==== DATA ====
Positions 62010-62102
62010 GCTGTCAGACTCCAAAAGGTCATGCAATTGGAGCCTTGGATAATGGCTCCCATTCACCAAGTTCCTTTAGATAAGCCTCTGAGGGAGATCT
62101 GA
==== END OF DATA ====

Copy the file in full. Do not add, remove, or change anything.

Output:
Positions 62010-62102
62010 GCTGTCAGACTCCAAAAGGTCATGCAATTGGAGCCTTGGATAATGGCTCCCATTCACCAAGTTCCTTTAGATAAGCCTCTGAGGGAGATCT
62101 GA